Waiting is the Worst Part

“That was the worst one yet,” Wilfred thought to himself. The old man straightened his back and sat up on the wooden park bench. The sun left a brilliant orange sky as it dipped behind the treetops. “Maybe I should get to the doctor.” The chest pains had been happening more frequently in the past month; and, Wilfred decided he put off the check-up long enough. He reached into the pocket of his coat to pull out another small bag of birdseed. He dropped the first one when the chest pain hit harder, and longer than ever before.

“Lovely day, isn’t it?” A woman’s voice drew Wilfred’s attention. He looked to up see a young woman, he guessed in her early 20s, in a black dress suit. Wilfred nodded.

“It sure is,” he replied. He did not know the woman, but she seemed to take an interested in him. She eyed the bench next to Wilfred.

“Mind if I sit?” she asked.

“Not at all,” Wilfred shook his head and squeezed himself closer to the edge to make sure she had room. He waited patiently for birds to show up nearby while ignoring the stranger. After a few moments, she broke the silence.

“This is nice,” she said. She looked around the park, and then at Wilfred. “It’s nice to slow down and appreciate the simple things, don’t you think?” She asked. Wilfred nodded and gave her a large smile.

“I definitely agree! That’s how I’ve lived my life,” Wilfred said, then he shrugged. “The second half anyway,” he chuckled.

“That first half sounds interesting,” she said. Wilfred gave her a dismissive wave.

“Nah nothing interesting, just a young man’s regrets. What about you, what’s your story? Do you strike up a conversation with every stranger?” Wilfred asked her. She sighed.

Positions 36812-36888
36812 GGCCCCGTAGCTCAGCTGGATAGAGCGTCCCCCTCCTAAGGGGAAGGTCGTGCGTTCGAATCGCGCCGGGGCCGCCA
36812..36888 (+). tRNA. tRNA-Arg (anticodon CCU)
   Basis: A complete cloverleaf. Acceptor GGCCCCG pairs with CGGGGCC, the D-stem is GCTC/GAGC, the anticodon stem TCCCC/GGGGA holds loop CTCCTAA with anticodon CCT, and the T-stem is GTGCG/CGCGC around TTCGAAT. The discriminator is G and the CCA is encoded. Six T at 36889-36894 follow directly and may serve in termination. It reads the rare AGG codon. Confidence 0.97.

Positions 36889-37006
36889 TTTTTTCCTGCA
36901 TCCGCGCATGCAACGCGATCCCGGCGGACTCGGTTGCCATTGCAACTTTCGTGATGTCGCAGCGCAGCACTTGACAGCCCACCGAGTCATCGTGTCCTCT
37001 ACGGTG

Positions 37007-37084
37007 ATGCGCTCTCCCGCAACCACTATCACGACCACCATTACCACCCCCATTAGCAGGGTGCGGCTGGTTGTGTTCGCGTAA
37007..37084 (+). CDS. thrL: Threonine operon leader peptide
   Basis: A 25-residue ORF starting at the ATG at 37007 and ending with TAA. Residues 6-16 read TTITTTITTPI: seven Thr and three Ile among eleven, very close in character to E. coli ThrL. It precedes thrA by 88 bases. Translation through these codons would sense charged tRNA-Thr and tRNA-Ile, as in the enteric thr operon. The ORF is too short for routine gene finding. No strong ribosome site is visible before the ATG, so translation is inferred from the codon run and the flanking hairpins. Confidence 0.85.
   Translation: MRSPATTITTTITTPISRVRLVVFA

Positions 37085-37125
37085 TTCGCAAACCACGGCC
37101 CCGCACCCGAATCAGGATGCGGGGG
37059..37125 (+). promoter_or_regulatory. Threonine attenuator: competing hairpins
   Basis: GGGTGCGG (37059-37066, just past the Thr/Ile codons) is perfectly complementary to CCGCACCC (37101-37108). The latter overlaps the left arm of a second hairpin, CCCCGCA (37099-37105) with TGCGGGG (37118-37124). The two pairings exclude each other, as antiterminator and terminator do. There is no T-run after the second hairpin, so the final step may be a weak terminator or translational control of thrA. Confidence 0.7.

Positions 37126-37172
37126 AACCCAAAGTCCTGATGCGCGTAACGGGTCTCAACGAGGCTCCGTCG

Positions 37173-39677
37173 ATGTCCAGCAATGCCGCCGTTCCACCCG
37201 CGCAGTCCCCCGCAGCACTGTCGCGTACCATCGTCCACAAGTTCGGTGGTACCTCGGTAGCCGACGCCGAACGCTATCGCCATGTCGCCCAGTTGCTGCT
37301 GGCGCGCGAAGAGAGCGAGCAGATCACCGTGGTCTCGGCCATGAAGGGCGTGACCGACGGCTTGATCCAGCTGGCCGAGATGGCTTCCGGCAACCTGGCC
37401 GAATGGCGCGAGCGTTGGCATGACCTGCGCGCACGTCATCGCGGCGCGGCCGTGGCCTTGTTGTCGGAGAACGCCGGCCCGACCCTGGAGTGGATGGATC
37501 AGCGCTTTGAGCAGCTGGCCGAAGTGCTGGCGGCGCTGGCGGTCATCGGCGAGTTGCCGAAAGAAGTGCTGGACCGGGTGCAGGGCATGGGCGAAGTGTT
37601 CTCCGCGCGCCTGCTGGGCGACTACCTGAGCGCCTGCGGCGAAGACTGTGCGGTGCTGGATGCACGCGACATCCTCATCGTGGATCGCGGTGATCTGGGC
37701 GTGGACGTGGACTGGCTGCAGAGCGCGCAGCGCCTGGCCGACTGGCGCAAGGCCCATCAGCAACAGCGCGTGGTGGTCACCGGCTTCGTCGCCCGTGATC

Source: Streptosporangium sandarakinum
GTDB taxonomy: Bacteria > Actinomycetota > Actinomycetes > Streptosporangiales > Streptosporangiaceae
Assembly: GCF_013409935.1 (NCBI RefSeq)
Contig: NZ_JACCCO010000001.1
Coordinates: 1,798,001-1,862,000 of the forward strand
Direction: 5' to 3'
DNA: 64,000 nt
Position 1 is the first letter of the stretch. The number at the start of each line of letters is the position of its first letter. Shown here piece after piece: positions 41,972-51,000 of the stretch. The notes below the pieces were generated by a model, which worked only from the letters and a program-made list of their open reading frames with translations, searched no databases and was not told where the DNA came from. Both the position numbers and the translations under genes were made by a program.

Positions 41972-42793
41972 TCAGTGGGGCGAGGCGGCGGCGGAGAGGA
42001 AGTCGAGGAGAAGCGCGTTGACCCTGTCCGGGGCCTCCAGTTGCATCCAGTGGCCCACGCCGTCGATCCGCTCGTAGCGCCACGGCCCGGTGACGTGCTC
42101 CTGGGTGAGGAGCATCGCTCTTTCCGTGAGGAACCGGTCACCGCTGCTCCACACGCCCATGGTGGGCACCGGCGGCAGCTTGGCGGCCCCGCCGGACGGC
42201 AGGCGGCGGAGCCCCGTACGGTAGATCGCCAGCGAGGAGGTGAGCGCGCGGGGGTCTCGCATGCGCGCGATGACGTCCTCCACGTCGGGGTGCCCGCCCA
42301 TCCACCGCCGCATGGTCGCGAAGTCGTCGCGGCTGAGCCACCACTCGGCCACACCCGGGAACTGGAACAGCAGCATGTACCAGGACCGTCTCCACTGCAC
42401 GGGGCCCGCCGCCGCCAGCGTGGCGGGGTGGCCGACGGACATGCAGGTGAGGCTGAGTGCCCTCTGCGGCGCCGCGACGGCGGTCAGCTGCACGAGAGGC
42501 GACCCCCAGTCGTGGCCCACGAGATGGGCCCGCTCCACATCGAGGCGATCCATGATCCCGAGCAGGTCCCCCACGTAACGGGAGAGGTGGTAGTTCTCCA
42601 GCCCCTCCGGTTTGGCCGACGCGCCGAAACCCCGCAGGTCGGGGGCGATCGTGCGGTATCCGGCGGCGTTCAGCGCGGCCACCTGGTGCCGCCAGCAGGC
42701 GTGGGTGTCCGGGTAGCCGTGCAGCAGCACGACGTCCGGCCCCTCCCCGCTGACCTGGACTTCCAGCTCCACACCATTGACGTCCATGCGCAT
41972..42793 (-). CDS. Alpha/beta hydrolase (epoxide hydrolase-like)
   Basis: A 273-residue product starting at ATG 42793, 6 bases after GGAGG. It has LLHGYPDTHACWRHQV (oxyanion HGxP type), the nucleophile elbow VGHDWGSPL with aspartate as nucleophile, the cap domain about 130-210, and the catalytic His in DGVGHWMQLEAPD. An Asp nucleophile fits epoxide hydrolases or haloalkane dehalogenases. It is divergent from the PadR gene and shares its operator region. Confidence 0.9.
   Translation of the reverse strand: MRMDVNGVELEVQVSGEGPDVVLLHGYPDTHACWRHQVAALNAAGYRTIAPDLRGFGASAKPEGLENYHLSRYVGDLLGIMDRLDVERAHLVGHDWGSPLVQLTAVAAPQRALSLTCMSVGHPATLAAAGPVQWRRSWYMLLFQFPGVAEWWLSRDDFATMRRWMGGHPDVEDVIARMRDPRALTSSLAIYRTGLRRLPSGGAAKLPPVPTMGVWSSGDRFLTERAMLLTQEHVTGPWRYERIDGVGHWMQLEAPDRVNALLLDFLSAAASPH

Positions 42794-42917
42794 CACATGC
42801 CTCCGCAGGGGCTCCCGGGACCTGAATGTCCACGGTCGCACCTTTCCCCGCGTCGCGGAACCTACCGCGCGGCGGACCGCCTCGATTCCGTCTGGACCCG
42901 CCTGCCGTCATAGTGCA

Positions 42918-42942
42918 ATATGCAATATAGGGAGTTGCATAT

“My story is I can’t do my job because corporate doesn’t know how to plan ahead,” the woman shrugged. “Technically you’re not a stranger, you’re a client. But because my bosses are idiots all I can do is have a chat.” Wilfred blinked and stared at her.

“I’m sorry, what? How am I a client?” Wilfred looked the woman up and down to try and guess when he might have hired her, but nothing came to mind. She handed him a black business card with silver lettering on it. “Leona – Grim Reaper” he read the card aloud then handed it back to the woman.

“That’s a fancy card, you don’t want to lose it,” he said. Leona looked at him without taking the card back.

“I’ve got plenty,” she said. “they come with the job.” Wilfred nodded automatically.

“Uhuh. So if you’re a grim reaper why are you sitting here chatting with me instead of reaping things grimly?” His voice carried an obvious patronizing tone.

“I told you, I can’t do my job,” she handed him a small white slip of paper.

“You said that, but I don’t get it. Why exactly can’t you do your job?”Wilfred asked her, then looked at the paper. It was a six-digit number: 714,522. “What’s this?”

“I can’t do my job because hell is full. If Hell is full I can’t send any more souls there, so I have to wait until they finish building an expansion. That’s your number.”

“My number for what?”

“To get into Hell,” she smiled. “Duh.” Wilfred crumpled the paper and tossed it on the ground.

“I can do without Hell, I think,” he said. Immediately he felt a burning pain on his arm. He looked in time to see the numbers 714,522 burn themselves onto his skin.

“Sorry, Wilfred. Once Hell opens again you’re in line,” Leona shrugged. “That first half of your life was a doozy.”

“I don’t want to go to Hell! I’m not even dead yet!” he said with a raised voice. She nodded.

“You’re dead,” she said simply. “You had a heart attack a few minutes ago, but since Hell’s full there’s not much we can do with you right now.” Leona stood from the bench to leave.

“Wait, so then what do I do?”

“Keep feeding the birds. Enjoy the simple things while you can.”

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